When I started my first well paying job after college, I had a gold visa with a huge limit. After four years as a penny pinching student, I went to my favorite high end shoe store, one that I’ve only window shopped drooled at, to treat myself. I was was clean, I smelled good, and was dressed cute but casual, and every single sales person ignored me. I practically had to beg for my shoe size, while all the other shoppers were catered to like royalty. Humiliated and angry, I should have left, but did not. I I ended up purchasing three pairs of shoes and a purse, totaling a ridiculous amount I had no plan on purchasing. Another sales person who was in the back, ring up my purchases, asking me who assisted me, the bitch in me came out. In a loud voice I replied “not one of these bony assholes.” I became a regular in that store, but always refused the assistance of those three girls if they were working.

    I’ve been profiled everywhere, and my mom’s advice always comes to mind–as long as you don’t plan on stealing anything, you can touch, smell and try on everything.

    • Sebastien

      Your mother sounds like a sickening Diva with a fierce gait.

      • Lilly

        She was an amazing woman and I miss her everyday.

  • Orighomisan Dediare

    I think the green eyed monster was involved in this case. Most well heeled customers treat the PA’s as dirt on their shoes so in turn the PA’s have huge boulders on their shoulders. Most likely is the case that when one rubs shoulders with supposed rich, the underdog wants to believe they live the glamorous life their customers are living. What they employees at Barneys do not understand is that if hard working clients who work hard for their money do not come into Barneys, the most probably would be out of a job. By the way, don’t the PA’s work on commission as well?

  • Orighomisan Dediare

    Great advice and attitude Lily. That’s exactly what I did at Chanel. Now I know how to spot the nasty brats in most boutiques and ignore them totally and ask for someone else to attend to me.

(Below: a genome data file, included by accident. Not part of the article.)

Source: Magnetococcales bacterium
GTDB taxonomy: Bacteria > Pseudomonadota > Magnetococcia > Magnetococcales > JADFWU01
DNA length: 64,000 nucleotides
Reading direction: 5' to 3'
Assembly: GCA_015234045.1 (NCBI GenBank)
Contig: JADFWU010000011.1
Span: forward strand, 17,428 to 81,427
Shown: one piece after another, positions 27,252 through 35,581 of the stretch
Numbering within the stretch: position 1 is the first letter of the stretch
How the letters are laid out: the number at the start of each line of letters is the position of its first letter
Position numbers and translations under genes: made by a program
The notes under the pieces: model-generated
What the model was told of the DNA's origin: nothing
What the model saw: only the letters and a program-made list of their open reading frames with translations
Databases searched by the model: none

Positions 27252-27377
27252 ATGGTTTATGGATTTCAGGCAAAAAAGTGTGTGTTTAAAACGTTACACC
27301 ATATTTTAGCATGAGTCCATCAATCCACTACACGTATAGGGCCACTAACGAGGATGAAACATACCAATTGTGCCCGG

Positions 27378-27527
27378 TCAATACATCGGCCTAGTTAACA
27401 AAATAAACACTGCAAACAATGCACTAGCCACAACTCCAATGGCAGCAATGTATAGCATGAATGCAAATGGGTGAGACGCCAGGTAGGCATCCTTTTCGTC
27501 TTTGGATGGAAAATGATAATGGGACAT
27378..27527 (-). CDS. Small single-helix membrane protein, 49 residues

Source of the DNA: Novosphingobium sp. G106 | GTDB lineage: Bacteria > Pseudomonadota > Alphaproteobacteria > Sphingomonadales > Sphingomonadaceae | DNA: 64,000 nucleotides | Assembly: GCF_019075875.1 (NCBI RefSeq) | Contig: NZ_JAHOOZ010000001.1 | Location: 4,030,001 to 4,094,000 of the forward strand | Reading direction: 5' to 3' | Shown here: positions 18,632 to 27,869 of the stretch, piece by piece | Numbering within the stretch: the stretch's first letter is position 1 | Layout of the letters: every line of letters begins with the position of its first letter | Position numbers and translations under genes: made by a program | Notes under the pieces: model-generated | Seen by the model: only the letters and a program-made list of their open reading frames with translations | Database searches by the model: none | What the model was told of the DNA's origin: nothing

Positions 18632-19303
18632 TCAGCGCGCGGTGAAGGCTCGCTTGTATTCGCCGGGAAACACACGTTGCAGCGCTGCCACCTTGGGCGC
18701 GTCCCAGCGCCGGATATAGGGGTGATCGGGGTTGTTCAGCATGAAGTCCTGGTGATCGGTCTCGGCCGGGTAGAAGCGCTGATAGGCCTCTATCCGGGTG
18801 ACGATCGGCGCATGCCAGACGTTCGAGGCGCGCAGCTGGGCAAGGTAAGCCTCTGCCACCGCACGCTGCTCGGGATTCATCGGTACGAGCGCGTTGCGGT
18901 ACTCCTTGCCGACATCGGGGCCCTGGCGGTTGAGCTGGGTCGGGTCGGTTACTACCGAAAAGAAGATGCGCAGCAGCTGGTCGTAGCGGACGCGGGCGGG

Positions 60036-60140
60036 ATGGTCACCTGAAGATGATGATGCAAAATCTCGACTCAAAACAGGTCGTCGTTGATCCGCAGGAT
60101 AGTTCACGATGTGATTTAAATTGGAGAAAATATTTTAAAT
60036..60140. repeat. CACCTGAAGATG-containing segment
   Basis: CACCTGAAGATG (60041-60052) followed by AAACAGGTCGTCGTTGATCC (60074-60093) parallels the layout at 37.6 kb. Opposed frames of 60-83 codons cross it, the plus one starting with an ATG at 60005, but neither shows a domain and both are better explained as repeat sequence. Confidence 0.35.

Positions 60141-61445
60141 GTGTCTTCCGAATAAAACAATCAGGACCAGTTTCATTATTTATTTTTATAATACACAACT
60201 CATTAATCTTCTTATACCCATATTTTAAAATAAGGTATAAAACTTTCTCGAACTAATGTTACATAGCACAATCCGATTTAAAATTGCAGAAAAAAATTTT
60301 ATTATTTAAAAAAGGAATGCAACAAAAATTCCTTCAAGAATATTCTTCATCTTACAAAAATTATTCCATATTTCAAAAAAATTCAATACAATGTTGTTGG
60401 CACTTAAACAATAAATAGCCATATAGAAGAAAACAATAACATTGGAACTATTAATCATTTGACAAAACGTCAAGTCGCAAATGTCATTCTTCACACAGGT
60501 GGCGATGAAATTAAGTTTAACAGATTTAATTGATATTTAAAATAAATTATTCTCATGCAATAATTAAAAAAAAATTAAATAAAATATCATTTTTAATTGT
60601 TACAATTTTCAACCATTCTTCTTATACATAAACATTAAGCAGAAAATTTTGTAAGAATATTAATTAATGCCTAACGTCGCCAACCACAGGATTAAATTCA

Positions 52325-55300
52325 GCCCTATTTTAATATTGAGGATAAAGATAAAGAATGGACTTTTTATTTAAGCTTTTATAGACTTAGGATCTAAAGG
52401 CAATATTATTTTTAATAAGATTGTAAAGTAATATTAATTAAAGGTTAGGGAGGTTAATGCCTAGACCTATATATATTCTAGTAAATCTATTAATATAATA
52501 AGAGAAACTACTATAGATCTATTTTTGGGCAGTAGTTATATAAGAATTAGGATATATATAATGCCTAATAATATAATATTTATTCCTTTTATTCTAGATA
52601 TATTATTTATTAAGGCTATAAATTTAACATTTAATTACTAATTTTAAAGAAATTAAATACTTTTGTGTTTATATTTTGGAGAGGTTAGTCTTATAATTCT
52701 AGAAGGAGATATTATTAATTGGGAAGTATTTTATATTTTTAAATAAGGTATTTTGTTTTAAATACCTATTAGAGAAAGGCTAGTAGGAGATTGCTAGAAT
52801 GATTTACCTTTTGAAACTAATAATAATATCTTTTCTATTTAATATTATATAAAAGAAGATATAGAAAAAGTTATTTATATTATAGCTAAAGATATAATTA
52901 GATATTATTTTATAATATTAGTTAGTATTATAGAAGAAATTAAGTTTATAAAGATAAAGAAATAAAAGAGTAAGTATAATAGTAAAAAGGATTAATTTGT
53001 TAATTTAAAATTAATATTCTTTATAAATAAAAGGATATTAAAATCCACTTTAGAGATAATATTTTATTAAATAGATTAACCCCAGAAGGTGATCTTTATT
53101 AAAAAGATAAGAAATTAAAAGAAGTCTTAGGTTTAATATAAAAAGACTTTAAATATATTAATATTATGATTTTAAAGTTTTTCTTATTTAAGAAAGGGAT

• Spencer

    I work at Nordstrom and since I work on commission, I make it a point to be nice to all of my customers because one can never tell anymore of who can afford what. I also know this by experience because I am a small Asian woman in my early twenties and I don’t always dress to the nines when I shop. Some salespeople take my appearance as a clue to how much I can afford. This happened way too many times at Chanel and Barneys to me and it’s so insulting. I wait for my customer to give me price points and tell me directly what they can afford or not so I don’t judge them. Nordstrom all the way for customer service!

    • jadejou

      I had a bad experience some years ago at Nordstrom. Bought an expensive blouse and decided I didn’t want it. Was dressed nicely when I purchased it, returned it wearing sweats. The SA smelled it before giving me credit. I am a white girl. Some SAs are not very nice people.

  • Phee Phee

    Yes I have.. I got profiled in the Prada store in Manhasset, LI. I walked in there and was ignored by all SAs, and i believe it’s due to the fact that I’m a young black female. Perhaps it was ignorance on their part, or perhaps they just didn’t think I could afford to pay for a $2100+ bag. Thankfully, while I was walking out of the store, a SA stopped me and asked me if I would like her assistance in choosing something, and I said yes, and showed her the one that I wanted, and paid for my bag giving her the full commission of my new Prada executive tote, plus the wallet to go with it.. while the other SAs stood there in shock. Chanel was far more accommodating as that was my next stop and I was shown around and put on the wait list for my Jumbo Caviar Chanel flap. It’s sad that such things still happen to this day.. but i guess it’s life.. I just know that I rather purchase my prada bags in the future online rather than in that store again.

  • Rosan

    Last year I went to the LV at Bloomingdales in NYC to buy a wallet as a 17th birthday gift to myself. The SAs were ignoring me and I had to wait around 30 minutes until the security guard asked an SA to help me (very nice of him). It wasn’t just negative treatment due to race but also due to age. I guess there aren’t that many Indian guys that buy designer goods. SAs need to understand that most 17 year olds do have jobs nowadays…

  • MyBagHabit

    I am a bagaholic (and black) and really had to think about if this had happened to me because I sometimes have tunnel vision when on a shopping mission. However after mulling over this subject, I have to say, yes. While consignment shopping for vintage bags in Miami at a well-known high end shop the sales associate after being very dismissive finally told me that I could not see a bag ( which I asked to see) because the bag was “heavy” and unless I wanted to purchase it then the bag would remain on the shelf. Now, this could be plain rudeness but I think it was tinged with a bit of racism.

  • Gigi Cake Shoppe

    the only color stores should care about is green! If people have money to shop then they should be allowed to shop, no matter what race. Really? This is 2013…let’s get it together, people!

  • GoogleMe

    In the DC area I have not had any issues at local boutiques. In Paris, I did not have any issues. In NYC, I had a few “I feel invisible” experiences and have been quizzed to see if my bag was authentic that I was carrying….nothing over the top rude. I had a great experience at others in NYC, including Bergdorfs and VBH.

  • Fiona-Brasil